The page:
Which brings us to the third member of the Three Musketeers, Tether. Has the number one stablecoin (hoover meaning void, for all American readers) smashed all of the supply of BUSD and USDC? Well, no.
When the champagne world popped up on New Year’s Eve, there was $17.81 billion worth of tether on the exchanges. Today, on March 27, that’s $13.55 billion, down 24%.
Putting the balance of all three stablecoins on one chart, the following can be seen – Tether obviously has the lion’s share, but the balance of stablecoins across the board has evaporated.
“There is a lot of talk about Tether’s rising market share,” he said. said Max Copeland, Director of CoinJournal. “This is a story in itself, but for us, the biggest impact is the noticeable downturn in the stablecoin market overall. Tether may have gained market share, but it is notable to see 24% of USDT balance evaporate on exchanges – and it has gained share in The market despite this downturn limits how difficult it is for capital to flee the entire space.”
Where does all this go?
So, the natural question is, where does all the money go?
Since the beginning of the year, bitcoin is up 64%, adding $209 billion to its market capitalization while rising from $16,500 to $27,000. So do people just send all their stablecoins from exchanges to Bitcoin?
This is a difficult question to answer. Looking at the stablecoin supply ratio (SSR), which is the ratio of the supply of Bitcoin to the supply of stablecoins, shows that it has skyrocketed in the past few months (it had done just the opposite before).
But that doesn’t necessarily mean that stablecoins are flowing into Bitcoin, and you conclude that this looks like an arrival.
In all likelihood, this simply means that the bitcoin markets are becoming less liquid because capital is leaving the entire space. This will help explain why the transition this year was so violent, as less purchasing power was needed to move the dial.
The treasury market holds the answer to the puzzle
But let’s not forget where interest rates are now. The 6-month US Treasury is currently paying close to 5% currently, and the 3-month yield is at 4.6%. It’s starting to make a little more sense as to why there’s less money in cryptocurrencies right now, right?
In fact, looking at TreasuryDirect.gov, the website where government bonds can be bought, there were 3.6 million accounts set up in 2022 with interest rates rising — a fivefold increase from the previous year. And extrapolating from the accounts created from the first 10 weeks of the year, we’re on track to see another 1.1 million accounts created in 2023 (although the Fed’s updated plans may change that). .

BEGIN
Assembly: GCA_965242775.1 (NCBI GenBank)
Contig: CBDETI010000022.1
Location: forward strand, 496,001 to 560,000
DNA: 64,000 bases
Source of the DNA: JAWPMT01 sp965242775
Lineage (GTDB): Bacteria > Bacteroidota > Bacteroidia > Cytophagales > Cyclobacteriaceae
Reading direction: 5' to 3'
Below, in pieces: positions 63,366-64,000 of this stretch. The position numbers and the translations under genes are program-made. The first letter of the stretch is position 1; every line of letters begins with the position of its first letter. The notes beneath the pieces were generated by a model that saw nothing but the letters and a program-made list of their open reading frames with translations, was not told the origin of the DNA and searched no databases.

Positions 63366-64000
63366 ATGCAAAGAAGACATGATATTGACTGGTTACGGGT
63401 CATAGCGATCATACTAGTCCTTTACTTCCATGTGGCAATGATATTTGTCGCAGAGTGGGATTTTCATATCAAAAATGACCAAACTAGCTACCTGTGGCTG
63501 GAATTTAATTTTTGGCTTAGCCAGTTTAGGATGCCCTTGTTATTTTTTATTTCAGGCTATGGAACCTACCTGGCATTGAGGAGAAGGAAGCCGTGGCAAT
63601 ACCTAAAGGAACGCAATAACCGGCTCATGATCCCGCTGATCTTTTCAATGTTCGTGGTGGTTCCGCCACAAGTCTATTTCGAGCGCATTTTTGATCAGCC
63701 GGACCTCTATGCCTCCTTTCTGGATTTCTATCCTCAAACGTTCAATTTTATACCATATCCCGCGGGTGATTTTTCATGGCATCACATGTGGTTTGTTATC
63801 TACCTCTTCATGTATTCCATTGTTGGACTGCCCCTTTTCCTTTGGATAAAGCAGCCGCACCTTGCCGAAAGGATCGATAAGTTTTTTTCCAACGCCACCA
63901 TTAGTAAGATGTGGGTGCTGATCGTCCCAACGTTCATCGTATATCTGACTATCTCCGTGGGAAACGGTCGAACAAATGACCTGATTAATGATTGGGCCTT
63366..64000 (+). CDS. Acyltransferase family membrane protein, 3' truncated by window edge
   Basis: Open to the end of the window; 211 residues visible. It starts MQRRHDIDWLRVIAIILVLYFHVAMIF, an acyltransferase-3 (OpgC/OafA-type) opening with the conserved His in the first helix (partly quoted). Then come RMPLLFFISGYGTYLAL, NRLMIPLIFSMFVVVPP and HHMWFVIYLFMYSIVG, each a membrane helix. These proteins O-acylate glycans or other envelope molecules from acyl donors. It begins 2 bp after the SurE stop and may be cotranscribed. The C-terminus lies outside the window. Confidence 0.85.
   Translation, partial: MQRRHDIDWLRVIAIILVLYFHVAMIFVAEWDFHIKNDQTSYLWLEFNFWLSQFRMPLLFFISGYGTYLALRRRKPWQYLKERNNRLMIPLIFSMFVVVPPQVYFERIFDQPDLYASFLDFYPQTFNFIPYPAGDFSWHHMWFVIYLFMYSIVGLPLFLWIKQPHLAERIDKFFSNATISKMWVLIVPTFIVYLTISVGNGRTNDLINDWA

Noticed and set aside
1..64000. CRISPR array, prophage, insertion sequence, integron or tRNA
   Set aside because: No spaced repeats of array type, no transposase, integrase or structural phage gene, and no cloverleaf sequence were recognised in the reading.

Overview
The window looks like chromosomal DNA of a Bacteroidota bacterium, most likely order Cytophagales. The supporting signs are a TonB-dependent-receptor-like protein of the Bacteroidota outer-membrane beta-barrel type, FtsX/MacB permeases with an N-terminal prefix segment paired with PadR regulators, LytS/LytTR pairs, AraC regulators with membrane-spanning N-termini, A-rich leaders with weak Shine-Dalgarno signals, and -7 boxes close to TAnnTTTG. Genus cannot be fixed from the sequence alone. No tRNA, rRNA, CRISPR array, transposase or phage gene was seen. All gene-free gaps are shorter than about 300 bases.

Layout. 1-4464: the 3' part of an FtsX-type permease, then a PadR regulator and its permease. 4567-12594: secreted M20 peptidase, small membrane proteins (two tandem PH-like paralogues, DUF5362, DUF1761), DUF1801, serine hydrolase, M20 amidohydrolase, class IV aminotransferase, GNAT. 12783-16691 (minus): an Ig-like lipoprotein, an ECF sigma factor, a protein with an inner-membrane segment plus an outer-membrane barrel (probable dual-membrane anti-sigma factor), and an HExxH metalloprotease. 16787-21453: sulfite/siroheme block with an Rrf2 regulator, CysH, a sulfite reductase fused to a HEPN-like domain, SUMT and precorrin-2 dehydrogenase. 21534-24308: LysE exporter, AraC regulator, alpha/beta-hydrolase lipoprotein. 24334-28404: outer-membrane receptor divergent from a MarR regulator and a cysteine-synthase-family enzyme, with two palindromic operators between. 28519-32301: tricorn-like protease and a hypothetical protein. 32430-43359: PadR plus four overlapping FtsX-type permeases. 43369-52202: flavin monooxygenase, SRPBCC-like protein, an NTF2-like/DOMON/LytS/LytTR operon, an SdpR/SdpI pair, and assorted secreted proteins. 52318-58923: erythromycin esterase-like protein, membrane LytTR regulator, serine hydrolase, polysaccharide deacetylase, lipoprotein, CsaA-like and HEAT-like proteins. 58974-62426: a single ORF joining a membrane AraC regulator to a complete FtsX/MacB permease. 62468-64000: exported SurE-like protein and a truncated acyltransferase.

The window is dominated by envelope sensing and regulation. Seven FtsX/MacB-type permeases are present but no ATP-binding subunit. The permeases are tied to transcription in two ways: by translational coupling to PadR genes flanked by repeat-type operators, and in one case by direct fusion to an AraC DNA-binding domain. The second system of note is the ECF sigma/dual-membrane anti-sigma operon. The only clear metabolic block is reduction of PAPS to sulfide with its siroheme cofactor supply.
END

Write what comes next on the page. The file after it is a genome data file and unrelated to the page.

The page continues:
This is what the Fed wants
This allows us to return to the core of the issue. Why does the Federal Reserve raise interest rates in the first place?
The Fed raised interest rates to combat inflation, which escalated much faster than imagined. And it wasn’t just about the speed, it was the reason for the constant price hike – the “passing” pedal dream wasn’t any more, a dream.
In order to topple this inflation, liquidity had to be withdrawn from the system. Which is exactly what happened, as this piece demonstrates. Bitcoin is a much more volatile and thinner asset than other financial markets, which is why the impact has been so significant, but we’ve seen the price of the risky asset drop across the board over the past year.
In conclusion, there is nothing surprising about the collapse of the Bitcoin price, nor the flight from the capital market, when viewed in hindsight against the backdrop of the astonishing rise in interest rates.
Of course, hindsight is everything, and investors were surprised here. Now, as the banking sector teeters under the weight of rising interest rates, the Federal Reserve is caught between a rock and a hard place. It could stop raising interest rates and be the central bank that failed to mandate all-important inflation, or it could raise interest rates further to fight inflation while risking more chaos in the banking sector.
The market is betting on the latter, that the Fed will move to a softer monetary policy, which is why we have seen a bounce in the price of Bitcoin. This has been exacerbated by the lack of liquidity in the markets.
If a hawkish tone comes out from the Federal Reserve in the future, or if it drains market confidence in the pivots, you can bet the bottom of the dollar that bitcoin’s gains so far in 2023 will stall, if not reversed. Whatever happens, he definitely feels that the market and economy are currently at an inflection point.